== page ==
“Grocery stores are discovering what women have known for years,” begins a recent article in The Wall Street Journal. “Men shop ... different.”
The story, headlined “Supermarkets lure in male shoppers,” cites data from a Hartman Group study on men’s shopping habits and examines efforts retailers such as Lowes Foods, Hy-Vee Inc., Lucky’s Market, Kroger Co. and Colorado-based Alfalfa’s Market have made to appeal to their new male customer base.
And it interviews a couple of couples on the differences between how the wife and husband shop.
“I buy more meat than I should and too little produce,” executive creative director Jonathan Schoenberg is quoted toward the end of the article. “I’ll forget yogurt and granola. I’ll definitely remember sausage and bacon.”
I don’t doubt Schoenberg’s analysis of his own shopping habits, but the majority of the WSJ’s article reads like a stereotype: Emphasize meat and beer and snacks and beard oil to keep the men coming back for more (the article is even illustrated by a shopping cart filled with meat, soda, beer and a doughnut).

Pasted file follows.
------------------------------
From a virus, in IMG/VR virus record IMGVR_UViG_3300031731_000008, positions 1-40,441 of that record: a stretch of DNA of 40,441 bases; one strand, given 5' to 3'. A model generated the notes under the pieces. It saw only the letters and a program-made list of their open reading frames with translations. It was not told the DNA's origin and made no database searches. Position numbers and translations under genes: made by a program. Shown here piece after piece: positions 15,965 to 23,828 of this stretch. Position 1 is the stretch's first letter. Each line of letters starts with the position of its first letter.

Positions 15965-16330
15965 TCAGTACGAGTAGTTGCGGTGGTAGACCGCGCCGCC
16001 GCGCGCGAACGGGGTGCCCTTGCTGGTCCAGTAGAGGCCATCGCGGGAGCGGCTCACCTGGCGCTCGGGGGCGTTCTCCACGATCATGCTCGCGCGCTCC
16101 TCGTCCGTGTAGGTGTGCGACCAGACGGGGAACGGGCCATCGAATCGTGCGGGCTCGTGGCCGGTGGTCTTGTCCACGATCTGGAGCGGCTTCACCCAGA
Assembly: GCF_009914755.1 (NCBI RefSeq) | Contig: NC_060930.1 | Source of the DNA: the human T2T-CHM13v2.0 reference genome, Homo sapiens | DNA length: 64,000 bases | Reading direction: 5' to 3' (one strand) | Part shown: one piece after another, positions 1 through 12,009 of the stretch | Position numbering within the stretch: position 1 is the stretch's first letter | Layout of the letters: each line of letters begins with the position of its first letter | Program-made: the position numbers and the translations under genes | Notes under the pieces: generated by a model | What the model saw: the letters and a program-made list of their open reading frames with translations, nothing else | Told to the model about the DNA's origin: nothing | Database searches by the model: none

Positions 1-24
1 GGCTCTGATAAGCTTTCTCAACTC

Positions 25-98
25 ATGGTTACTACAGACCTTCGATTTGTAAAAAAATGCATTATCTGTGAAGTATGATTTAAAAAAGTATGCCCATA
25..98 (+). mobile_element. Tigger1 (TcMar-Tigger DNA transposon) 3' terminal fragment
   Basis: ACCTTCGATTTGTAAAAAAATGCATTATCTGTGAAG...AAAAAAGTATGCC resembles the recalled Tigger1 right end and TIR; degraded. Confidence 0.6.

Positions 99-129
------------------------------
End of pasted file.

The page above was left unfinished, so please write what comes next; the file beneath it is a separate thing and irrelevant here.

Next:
Where’s the room for produce in this manly meat fest?
Some of the Hartman Group info the article cites says men are less price-sensitive and health-conscious while shopping than women tend to be. A couple of other studies on men’s shopping habits I found online (one from a Men’s Health magazine survey, another also from Hartman) said men especially value flavor and quality.
This reminded me of recent efforts by the Produce for Better Health Foundation to increase produce consumption.
In a January webinar from the group, behavioral scientist Jason Riis suggested marketers emphasize happiness over health benefits in the produce aisle, focusing on positive emotions rather than vitamin tallies. Similarly, at PBH’s annual meeting in April, Ahold USA’s Chris Keetch said the company likes to let high-quality produce speak for itself. “We use ‘eye appeal is buy appeal,’” he said.
Toward the end of the Journal piece there’s some balance from researcher Stephanie Coontz of the Council on Contemporary Families. Coontz said younger shoppers, male or female, are less likely to find heavily gendered marketing relevant.
Also, most millennial women weren’t raised with the same cooking and shopping assumptions that previous generations were, Coontz said, so they are more likely to appreciate low-key, humorous messaging that also appeals to men.
In other words, switch the sign on your asparagus display from “Packed with vitamin A” to “Steak’s best friend.” (Hey, women eat steak too.)
It’s true that more men are grocery shopping — whether for themselves or for their families — than ever before. But that doesn’t mean women are out of the picture, either. Choose messaging and product placement that’s likely to appeal to both halves of your customer base rather than alienating one to favor the other.
And remember — no shopper likes being stereotyped.
Amelia Freidline is The Packer’s copy chief and designer. E-mail her at firstname.lastname@example.org.